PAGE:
Mono-tasking can be a serious challenge for me. Multitasking takes the challenge one step more. When I choose to multitask I am choosing interruptions.

Q: What can store one billion bits of information in its life span, take 1/10 of a second to figure out complex incoming data and has 100 billion neurons?
A: Your brain.

Q: What has limitations on speed, can only hold on to about 4 things in a working memory, and can only pay attention to one thing at a time?
A: Your brain.

The myth of multitasking

Our brains are not built with multitasking capacity.

We may think we can pay attention to two things at a time but actually we cannot.

Our brains are continually taking in lots of information. The frontal lobe, where we pay attention, has a doorkeeper that only allows in one thing at a time. Attempts to multitask require our brains to switch attention. The doorkeeper becomes a revolving door operator. With each switch/revolution of the door we pay the cost of time. And as we age the ability to switch attention becomes slower.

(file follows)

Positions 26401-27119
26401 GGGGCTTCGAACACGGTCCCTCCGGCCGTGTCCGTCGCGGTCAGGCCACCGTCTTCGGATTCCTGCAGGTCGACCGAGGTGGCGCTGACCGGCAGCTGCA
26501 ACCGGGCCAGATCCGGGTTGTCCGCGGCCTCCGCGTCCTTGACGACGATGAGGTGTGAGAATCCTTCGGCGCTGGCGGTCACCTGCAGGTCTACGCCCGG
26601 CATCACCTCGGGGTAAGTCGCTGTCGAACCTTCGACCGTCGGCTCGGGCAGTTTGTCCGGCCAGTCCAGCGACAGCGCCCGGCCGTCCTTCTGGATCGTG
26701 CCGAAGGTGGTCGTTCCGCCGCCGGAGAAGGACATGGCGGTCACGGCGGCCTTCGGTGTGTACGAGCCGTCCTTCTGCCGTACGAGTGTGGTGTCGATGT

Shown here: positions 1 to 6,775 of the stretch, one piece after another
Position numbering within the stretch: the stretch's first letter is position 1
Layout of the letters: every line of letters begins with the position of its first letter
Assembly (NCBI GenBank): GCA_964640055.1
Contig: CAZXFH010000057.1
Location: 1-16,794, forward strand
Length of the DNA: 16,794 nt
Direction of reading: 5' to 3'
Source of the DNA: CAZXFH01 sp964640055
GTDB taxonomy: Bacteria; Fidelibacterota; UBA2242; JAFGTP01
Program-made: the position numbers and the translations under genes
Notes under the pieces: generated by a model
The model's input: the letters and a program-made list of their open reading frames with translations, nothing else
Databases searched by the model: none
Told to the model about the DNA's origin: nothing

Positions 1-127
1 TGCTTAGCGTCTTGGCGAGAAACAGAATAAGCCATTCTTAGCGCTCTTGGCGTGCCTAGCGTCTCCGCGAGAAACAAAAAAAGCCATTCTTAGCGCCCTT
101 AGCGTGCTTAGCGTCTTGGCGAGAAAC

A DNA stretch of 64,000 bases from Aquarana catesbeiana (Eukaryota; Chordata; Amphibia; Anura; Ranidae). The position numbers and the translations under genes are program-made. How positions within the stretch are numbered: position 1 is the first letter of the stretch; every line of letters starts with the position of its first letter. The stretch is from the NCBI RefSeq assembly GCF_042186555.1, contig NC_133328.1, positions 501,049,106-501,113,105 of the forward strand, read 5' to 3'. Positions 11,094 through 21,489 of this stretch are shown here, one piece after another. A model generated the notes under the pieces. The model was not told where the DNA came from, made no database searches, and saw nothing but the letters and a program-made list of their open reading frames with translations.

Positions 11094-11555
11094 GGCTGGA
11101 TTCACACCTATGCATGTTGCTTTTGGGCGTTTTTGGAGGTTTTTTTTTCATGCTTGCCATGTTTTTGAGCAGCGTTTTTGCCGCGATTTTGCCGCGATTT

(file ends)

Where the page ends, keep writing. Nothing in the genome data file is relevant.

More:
So the first cost of multitasking is time. The more we do at once the longer it takes.

The second cost of multitasking is quality.

When we do one thing at a time we can do A grade work.

When we add a second activity our quality grade drops to B. Add a third and we are doing C work.

Some psychological research paints an even grimmer picture, saying that: 1. the more you multitask the worse you become at it; and 2. multitaskers are losing the ability to pay attention deeply to anything.

Activities that are very automated (walking and chewing gum) require less attention and can be multitasked to a certain degree. But even automated activities interfere with each other in our brains.

When to Multitask:

When a task is automatic and boring multitasking brings a novelty that can make the time more enjoyable. Listening to music while we work can be a mood booster. Some situations require multitasking such as caring for small children while cooking dinner.

When Not to Multitask:

When you want to do a task well, beautifully.